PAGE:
It wasn’t until I crossed the last bridge with about a half mile to go that I finally let myself believe that I was going to qualify. After my last experience I just wanted to cross that finish line. Total time was 3:17:57. A BQ-7:03!!! I’m thinking 7 minutes should be enough of a buffer to get into the Boston 2017 Marathon.

I want to thank my family for coming out to support me and be there at the finish. Also thank you to coach Fernando Braz for preparing me for the race.

Here is the Garmin and Strava uploads, because if it isn’t on Strava it didn’t happen. As you will see the distance was a little off. Says I did 26.45 miles.


Marathon Race

Race Report – Baystate Marathon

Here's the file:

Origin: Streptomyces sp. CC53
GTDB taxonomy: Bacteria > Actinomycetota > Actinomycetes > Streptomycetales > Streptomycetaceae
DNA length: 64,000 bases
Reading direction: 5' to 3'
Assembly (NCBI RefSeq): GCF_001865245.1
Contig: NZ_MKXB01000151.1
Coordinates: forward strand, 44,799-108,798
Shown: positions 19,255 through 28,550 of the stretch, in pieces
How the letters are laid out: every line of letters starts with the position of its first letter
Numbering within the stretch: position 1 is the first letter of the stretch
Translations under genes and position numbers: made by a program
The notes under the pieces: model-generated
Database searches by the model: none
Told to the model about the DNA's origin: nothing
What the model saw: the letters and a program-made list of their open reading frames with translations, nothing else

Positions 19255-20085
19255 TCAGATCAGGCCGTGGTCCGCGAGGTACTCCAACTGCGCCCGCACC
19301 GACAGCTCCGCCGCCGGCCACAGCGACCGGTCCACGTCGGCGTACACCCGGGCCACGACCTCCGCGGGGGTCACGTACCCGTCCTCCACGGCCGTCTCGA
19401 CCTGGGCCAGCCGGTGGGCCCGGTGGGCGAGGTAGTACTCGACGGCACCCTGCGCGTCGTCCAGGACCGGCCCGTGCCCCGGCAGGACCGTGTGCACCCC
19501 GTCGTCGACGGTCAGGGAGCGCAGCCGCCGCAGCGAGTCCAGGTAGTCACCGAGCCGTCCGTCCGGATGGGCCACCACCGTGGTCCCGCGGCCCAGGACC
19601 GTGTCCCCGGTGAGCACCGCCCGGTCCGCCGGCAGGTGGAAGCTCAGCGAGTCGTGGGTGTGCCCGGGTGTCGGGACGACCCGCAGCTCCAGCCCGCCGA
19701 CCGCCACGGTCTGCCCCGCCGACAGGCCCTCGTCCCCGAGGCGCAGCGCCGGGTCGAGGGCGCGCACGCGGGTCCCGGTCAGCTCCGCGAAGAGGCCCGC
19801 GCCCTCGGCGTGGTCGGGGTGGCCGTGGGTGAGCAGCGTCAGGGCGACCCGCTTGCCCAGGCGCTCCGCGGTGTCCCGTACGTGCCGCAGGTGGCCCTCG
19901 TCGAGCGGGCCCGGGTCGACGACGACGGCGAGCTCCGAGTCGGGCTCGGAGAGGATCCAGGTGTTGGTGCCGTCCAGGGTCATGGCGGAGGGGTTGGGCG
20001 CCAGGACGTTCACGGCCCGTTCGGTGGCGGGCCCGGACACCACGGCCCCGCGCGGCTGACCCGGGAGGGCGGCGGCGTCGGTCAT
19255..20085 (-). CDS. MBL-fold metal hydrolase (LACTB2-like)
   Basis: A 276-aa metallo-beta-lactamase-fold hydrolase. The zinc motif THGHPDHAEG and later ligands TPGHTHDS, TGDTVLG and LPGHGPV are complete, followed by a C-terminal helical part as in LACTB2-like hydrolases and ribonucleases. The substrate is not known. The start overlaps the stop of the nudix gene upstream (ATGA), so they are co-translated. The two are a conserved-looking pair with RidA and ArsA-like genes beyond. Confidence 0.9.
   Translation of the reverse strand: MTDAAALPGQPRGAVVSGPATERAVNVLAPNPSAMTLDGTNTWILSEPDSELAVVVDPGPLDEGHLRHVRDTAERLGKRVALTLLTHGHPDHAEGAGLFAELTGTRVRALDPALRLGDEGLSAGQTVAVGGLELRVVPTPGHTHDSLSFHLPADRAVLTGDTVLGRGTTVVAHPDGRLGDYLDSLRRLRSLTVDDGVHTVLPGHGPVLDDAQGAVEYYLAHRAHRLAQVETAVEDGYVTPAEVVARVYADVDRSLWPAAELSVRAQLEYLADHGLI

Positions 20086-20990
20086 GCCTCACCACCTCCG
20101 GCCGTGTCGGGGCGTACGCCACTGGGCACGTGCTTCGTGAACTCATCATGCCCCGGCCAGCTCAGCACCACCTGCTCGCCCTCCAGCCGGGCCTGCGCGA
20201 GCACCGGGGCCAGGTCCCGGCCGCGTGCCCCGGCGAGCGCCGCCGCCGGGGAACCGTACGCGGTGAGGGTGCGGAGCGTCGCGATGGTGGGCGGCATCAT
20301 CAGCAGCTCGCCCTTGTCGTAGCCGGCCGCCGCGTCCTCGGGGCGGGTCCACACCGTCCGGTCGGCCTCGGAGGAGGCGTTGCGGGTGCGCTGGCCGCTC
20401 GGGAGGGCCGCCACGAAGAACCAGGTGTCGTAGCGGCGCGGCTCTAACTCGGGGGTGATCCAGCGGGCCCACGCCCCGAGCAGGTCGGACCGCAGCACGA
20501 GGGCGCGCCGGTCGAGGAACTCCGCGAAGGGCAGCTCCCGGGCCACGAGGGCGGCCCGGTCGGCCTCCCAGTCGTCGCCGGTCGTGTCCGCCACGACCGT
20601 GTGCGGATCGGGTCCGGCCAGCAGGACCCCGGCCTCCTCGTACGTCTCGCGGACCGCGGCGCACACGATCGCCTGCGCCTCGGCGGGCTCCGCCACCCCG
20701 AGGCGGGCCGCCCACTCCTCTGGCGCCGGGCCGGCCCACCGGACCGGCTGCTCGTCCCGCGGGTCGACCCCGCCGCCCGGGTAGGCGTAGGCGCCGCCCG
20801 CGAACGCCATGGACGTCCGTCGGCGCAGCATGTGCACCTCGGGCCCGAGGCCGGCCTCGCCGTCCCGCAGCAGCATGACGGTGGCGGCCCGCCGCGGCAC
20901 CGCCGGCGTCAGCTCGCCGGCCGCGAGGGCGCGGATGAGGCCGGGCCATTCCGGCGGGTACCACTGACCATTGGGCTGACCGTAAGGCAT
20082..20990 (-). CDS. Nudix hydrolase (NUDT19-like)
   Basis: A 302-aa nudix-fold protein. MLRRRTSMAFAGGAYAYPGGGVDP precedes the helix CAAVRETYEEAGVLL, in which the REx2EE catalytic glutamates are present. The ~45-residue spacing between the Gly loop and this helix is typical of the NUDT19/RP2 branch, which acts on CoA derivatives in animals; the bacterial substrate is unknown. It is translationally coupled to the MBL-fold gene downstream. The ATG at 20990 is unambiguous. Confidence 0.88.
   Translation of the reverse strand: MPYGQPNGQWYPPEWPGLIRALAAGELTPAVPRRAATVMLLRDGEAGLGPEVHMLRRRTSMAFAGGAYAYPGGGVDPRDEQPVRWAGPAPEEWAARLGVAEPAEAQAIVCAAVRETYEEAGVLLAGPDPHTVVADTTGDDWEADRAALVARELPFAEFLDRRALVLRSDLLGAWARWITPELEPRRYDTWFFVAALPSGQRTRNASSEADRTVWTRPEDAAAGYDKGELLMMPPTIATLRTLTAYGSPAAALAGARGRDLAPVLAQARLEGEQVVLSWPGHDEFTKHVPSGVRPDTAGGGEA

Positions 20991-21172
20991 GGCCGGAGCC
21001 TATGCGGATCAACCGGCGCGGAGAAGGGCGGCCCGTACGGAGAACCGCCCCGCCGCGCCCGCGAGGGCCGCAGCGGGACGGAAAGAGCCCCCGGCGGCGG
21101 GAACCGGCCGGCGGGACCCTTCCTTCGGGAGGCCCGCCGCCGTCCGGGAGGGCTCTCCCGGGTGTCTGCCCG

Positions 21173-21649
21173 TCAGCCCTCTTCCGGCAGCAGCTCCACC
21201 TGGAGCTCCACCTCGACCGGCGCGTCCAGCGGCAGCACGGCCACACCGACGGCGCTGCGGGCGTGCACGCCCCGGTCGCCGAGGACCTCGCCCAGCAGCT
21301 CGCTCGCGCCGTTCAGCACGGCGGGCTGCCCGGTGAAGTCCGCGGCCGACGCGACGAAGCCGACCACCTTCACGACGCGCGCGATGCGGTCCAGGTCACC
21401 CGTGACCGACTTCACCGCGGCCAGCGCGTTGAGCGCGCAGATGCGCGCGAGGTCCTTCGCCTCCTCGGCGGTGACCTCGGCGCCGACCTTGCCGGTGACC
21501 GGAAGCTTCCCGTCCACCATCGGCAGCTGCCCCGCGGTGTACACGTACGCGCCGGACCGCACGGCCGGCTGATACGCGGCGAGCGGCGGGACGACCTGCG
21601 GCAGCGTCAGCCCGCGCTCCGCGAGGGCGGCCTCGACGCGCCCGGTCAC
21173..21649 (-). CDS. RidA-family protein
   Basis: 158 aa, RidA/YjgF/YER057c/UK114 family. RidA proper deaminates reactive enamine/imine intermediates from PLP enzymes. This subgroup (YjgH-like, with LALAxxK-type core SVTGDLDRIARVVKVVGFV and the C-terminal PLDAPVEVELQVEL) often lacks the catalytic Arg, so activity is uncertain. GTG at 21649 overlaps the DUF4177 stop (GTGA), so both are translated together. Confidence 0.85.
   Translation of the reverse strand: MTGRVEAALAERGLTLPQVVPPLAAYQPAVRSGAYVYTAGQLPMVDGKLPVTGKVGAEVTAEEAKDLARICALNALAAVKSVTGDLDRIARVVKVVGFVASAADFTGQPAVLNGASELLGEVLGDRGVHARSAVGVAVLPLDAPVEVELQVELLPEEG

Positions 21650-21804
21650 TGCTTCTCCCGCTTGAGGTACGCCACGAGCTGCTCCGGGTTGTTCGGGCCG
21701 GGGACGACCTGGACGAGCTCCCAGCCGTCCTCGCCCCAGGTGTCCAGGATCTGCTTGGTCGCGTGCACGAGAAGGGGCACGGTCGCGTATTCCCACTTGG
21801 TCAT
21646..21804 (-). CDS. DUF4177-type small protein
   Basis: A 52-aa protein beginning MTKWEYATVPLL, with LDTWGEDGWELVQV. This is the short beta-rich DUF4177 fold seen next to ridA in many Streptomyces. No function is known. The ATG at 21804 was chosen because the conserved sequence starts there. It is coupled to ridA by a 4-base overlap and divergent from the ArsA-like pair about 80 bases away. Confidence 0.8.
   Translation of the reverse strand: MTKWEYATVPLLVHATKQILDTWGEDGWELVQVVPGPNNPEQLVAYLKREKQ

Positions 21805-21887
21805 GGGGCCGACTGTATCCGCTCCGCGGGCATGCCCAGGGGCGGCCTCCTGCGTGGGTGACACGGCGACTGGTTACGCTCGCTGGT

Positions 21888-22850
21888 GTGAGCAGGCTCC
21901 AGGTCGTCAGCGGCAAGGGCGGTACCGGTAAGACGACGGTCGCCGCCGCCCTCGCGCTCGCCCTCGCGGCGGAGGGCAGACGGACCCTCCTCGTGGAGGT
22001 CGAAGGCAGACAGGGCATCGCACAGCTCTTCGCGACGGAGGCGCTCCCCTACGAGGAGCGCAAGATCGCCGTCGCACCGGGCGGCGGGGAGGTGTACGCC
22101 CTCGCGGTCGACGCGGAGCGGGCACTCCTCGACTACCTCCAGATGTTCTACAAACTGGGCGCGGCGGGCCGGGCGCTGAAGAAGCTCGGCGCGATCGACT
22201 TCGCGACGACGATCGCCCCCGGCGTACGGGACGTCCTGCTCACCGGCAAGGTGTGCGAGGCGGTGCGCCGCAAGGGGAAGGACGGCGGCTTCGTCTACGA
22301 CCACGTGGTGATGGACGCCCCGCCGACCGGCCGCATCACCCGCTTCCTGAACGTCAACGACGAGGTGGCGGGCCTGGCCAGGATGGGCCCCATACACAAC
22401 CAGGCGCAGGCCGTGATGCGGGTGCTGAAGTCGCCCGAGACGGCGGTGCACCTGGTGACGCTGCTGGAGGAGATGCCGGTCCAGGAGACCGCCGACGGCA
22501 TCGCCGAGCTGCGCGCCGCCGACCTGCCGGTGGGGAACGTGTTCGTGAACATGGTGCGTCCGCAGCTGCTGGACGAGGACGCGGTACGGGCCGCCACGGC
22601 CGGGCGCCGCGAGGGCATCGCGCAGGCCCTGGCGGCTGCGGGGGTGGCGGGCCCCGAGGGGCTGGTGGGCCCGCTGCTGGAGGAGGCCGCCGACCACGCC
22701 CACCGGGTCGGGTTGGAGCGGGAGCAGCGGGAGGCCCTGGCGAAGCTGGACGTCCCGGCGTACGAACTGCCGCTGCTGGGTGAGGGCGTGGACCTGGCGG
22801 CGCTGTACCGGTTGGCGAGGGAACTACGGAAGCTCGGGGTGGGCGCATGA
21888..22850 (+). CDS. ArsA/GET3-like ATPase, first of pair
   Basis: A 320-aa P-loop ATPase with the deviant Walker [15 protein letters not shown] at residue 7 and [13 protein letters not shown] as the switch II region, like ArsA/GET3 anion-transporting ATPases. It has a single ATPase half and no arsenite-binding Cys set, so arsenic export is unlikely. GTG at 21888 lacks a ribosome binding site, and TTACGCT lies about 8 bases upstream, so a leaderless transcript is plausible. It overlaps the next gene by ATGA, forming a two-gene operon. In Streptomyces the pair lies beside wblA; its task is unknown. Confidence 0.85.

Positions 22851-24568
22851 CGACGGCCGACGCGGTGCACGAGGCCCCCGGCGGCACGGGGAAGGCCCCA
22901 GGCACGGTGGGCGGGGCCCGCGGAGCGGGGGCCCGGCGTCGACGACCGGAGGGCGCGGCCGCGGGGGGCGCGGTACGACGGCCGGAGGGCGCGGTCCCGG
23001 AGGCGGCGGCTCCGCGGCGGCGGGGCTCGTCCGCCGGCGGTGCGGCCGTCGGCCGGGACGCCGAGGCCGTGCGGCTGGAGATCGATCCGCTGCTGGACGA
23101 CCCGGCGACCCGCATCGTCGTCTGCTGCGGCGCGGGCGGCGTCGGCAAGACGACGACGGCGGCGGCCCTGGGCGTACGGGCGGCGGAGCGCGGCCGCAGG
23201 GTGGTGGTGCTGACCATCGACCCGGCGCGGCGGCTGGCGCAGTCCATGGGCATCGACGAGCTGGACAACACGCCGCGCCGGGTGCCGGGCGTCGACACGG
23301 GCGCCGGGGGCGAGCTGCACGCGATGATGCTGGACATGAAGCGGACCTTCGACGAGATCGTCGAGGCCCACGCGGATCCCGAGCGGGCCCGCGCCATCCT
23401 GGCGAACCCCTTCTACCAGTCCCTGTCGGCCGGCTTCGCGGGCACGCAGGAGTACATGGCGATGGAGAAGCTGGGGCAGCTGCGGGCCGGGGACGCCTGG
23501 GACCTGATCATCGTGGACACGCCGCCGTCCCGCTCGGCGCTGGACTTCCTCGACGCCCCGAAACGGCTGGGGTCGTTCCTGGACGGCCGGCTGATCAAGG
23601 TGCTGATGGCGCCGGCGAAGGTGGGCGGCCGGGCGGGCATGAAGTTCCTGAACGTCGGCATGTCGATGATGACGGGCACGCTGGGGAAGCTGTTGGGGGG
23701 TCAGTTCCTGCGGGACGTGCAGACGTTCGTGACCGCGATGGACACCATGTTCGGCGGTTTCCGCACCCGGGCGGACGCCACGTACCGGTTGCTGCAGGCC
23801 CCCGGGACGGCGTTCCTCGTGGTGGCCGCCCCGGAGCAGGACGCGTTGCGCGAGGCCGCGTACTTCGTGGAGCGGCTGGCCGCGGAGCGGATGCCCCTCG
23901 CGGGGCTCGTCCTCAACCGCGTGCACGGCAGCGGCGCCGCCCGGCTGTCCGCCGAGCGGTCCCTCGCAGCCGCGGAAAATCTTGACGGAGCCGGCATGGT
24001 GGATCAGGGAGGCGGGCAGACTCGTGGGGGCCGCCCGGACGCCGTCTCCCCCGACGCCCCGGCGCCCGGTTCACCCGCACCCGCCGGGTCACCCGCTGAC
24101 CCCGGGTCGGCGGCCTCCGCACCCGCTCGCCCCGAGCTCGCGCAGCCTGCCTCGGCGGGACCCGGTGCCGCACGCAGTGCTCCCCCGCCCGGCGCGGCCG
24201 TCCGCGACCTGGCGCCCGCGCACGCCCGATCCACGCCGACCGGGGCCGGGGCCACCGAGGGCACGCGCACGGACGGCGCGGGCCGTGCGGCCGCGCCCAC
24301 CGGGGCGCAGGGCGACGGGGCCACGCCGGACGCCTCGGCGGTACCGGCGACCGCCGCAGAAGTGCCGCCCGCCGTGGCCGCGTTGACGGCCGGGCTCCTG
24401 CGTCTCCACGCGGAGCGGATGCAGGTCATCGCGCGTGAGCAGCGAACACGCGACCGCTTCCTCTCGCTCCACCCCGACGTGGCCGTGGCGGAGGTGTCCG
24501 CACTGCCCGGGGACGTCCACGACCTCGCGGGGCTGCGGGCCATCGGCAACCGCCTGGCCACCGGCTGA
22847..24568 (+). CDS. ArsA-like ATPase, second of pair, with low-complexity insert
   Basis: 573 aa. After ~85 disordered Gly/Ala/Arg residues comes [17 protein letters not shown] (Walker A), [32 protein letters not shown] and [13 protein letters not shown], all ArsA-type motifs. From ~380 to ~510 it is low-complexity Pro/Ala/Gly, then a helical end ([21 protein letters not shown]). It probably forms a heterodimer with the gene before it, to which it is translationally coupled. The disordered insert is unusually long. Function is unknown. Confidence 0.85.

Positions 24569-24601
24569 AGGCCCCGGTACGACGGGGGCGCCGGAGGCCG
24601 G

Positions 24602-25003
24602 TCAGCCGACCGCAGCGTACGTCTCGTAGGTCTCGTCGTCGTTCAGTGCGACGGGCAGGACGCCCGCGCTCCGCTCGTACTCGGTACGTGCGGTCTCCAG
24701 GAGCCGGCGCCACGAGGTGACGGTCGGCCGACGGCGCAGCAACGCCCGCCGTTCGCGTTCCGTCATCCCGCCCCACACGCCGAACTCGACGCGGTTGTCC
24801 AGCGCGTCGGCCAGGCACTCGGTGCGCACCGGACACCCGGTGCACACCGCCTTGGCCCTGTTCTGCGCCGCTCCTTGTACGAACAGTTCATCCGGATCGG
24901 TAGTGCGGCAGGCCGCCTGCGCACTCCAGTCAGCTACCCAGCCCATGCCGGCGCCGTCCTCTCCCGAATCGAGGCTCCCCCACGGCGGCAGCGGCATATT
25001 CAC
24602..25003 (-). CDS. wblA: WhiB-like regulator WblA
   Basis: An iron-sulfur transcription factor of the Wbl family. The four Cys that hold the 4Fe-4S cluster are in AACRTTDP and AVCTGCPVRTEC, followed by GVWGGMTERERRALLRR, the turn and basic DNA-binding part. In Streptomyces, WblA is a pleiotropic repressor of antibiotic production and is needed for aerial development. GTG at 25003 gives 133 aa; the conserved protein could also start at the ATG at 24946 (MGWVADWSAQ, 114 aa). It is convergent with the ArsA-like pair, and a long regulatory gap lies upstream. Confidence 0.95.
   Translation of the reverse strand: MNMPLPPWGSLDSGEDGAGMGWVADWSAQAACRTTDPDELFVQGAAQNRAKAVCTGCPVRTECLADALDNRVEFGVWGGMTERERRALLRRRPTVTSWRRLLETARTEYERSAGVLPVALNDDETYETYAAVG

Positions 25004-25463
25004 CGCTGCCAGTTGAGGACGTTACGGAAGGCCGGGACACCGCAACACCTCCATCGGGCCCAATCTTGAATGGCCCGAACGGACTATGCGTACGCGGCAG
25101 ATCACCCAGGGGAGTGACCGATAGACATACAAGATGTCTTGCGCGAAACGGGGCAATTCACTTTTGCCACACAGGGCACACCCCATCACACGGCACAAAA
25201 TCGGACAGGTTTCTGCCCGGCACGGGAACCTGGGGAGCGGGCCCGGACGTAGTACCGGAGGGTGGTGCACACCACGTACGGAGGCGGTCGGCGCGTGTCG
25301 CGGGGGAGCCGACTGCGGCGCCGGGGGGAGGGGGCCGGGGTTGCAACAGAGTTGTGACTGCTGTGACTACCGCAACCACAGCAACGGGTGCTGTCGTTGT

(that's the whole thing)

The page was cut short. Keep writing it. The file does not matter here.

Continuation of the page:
Well, my first marathon is over and here is how it went down. I ran with my friend Heidi and we got there plenty early for the start. Stretched a little, waited in the bathroom lines (Heidi had to go twice!!!) and finally seeded ourselves for the start of the race with about 5 minutes to the start. The weather was great, probably right around 50 at the start, clear sky and no wind.

The race plan as previously mentioned was to run 5 – 5 milers @ 7:20-7:30 pace and bring it home with a smile as Coach Braz said. Heidi was planning on doing a 3:20 or 3:25 race and I said why not just start with me and see how it goes. We don’t talk much when running but it is nice to have someone to run with and help pace with.